Tight Race in Alberta as Support for Minor Parties Fizzles

Rachel Notley is ahead of Danielle Smith when Albertans are asked who would make the best head of government.

Vancouver, BC [May 18, 2023] – Alberta’s two main political parties are virtually tied as voters ponder their choices in the provincial election, a new Research Co. poll has found.

In the online survey of a representative provincial sample, 49% of decided voters in Alberta would support the New Democratic Party (NDP) candidate in their riding in this month’s election, while 47% would cast a ballot for the governing United Conservative Party (UCP).

Only 4% of decided voters in Alberta are currently choosing candidates from other parties, including the Green Party (1%) and the Solidarity Movement (also 1%).

Support for the UCP has increased by 17 points since a Research Co. survey conducted in March 2022, when Jason Kenney was still Alberta’s premier. The NDP has gained four points in that span, as voter support for third parties declined from 25% to just 4%.

At this stage of the campaign, the NDP has a significant advantage among decided voters in Edmonton (61% to 35%). The UCP is ahead in Calgary (52% to 44%) and in the remaining regions of the province (63% to 31%).

“Just under one-in-five decided voters in Alberta (19%) say they may change their mind and support a different party’s candidate in the election,” says Mario Canseco, President of Research Co. “This includes 27% of those aged 18-to-34 and 24% of those who do not reside in the Calgary or Edmonton metropolitan areas.”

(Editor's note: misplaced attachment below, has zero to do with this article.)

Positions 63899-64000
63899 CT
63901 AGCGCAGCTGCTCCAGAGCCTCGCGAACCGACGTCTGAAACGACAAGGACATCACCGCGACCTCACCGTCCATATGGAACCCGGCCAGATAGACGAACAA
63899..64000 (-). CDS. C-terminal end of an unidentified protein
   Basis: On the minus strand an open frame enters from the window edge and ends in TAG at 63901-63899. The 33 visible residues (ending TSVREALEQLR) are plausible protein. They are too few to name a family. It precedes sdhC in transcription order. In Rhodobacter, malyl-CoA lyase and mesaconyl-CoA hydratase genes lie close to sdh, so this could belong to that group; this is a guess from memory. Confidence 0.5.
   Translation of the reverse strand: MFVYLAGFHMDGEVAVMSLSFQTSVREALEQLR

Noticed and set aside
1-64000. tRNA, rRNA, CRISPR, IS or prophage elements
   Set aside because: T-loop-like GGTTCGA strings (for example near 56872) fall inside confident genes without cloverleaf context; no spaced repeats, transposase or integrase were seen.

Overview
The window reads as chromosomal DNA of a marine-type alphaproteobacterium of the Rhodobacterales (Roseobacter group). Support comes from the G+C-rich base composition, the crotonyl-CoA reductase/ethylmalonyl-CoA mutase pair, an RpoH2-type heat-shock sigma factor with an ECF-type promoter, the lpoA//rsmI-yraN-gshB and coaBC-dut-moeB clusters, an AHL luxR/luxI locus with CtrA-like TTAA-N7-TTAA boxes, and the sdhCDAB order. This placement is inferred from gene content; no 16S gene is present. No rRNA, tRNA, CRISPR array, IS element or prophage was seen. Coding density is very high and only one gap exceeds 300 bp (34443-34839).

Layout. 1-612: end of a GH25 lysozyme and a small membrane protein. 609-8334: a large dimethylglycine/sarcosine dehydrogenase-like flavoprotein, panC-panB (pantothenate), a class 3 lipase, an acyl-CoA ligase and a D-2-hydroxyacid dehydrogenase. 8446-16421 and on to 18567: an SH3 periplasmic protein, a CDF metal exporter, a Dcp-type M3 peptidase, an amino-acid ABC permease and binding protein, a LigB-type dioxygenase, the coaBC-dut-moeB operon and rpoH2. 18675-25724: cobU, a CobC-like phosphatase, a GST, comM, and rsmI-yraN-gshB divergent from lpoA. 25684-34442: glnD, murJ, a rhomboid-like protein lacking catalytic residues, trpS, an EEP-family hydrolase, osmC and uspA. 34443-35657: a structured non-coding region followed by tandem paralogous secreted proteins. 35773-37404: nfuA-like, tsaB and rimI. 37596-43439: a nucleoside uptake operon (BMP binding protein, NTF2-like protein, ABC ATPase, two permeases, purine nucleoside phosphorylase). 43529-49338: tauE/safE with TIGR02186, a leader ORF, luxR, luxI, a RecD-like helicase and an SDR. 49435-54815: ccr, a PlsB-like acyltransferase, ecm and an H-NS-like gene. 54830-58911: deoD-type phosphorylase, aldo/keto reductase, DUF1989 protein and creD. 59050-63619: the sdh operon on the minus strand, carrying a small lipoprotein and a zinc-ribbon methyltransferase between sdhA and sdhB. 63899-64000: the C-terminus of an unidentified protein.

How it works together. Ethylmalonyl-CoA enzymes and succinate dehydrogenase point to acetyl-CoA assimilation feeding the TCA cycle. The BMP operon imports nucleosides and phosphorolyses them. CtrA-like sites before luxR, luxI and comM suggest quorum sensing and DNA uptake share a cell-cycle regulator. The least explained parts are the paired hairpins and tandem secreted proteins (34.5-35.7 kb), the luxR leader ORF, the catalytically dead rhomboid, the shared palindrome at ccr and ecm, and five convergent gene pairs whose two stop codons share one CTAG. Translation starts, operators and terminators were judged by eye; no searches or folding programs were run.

Two topics continue to dominate when Albertans are asked about the most important issue facing the province: health care (29%, -1) and the economy and jobs (27%, -2). All other perceived challenges are in single digits, including crime and public safety (8%, +6), housing, poverty and homelessness (also 8%, +1) and government accountability (7%, -6).

Half of the province’s residents (50%, +1) approve of the way Official Opposition and NDP leader Rachel Notley is handling her duties. The rating is lower for Premier and UCP leader Danielle Smith (39%), Green leader Jordan Wilkie (15%, -5) and Solidarity leader Artur Pawlowski (11%).

All four party leaders post a negative momentum score: -2 for Notley, -7 for Wilkie, -15 for Pawlowski and -25 for Smith.

On the preferred premier question, Notley holds a five-point advantage over Smith (43% to 38%), with significant support from women (48%) and Albertans aged 18-to-34 (52%).

When asked which of the two party leaders is better suited to manage specific issues, Notley holds the upper hand on health care (50% to 32%), education (49% to 31%), the environment (47% to 29%), housing, poverty and homelessness (45% to 29%), accountability (45% to 34%), seniors care (44% to 29%) and child care (43% to 28%).

Smith is ahead on energy and pipelines (50% to 28%), the economy and jobs (44% to 35%), managing the province’s finances (40% to 37%), crime and public safety (39% to 34%) and transportation projects (37% to 33%).

The two leaders are tied, each with 38%, when Albertans ponder who would be the best at creating jobs.

Only 16% of Albertans (-5) support the introduction of a provincial sales tax (PST), while more than three-in-four (77%, +5) are opposed to it.

Methodology: Results are based on an online study conducted on May 16 and May 17, 2023, among 600 adults in Alberta, including 529 decided voters in the 2022 provincial election. The data has been statistically weighted according to Canadian census figures for age, gender and region in Alberta. The margin of error—which measures sample variability—is +/- 4.0 percentage points for the entire sample and +/- 4.3 percentage points for the sample of decided voters, nineteen times out of twenty.

Find our data tables here and download the press release here. 

For more information on this poll, please contact:

Mario Canseco, President, Research Co.


[e] mario.canseco@researchco.ca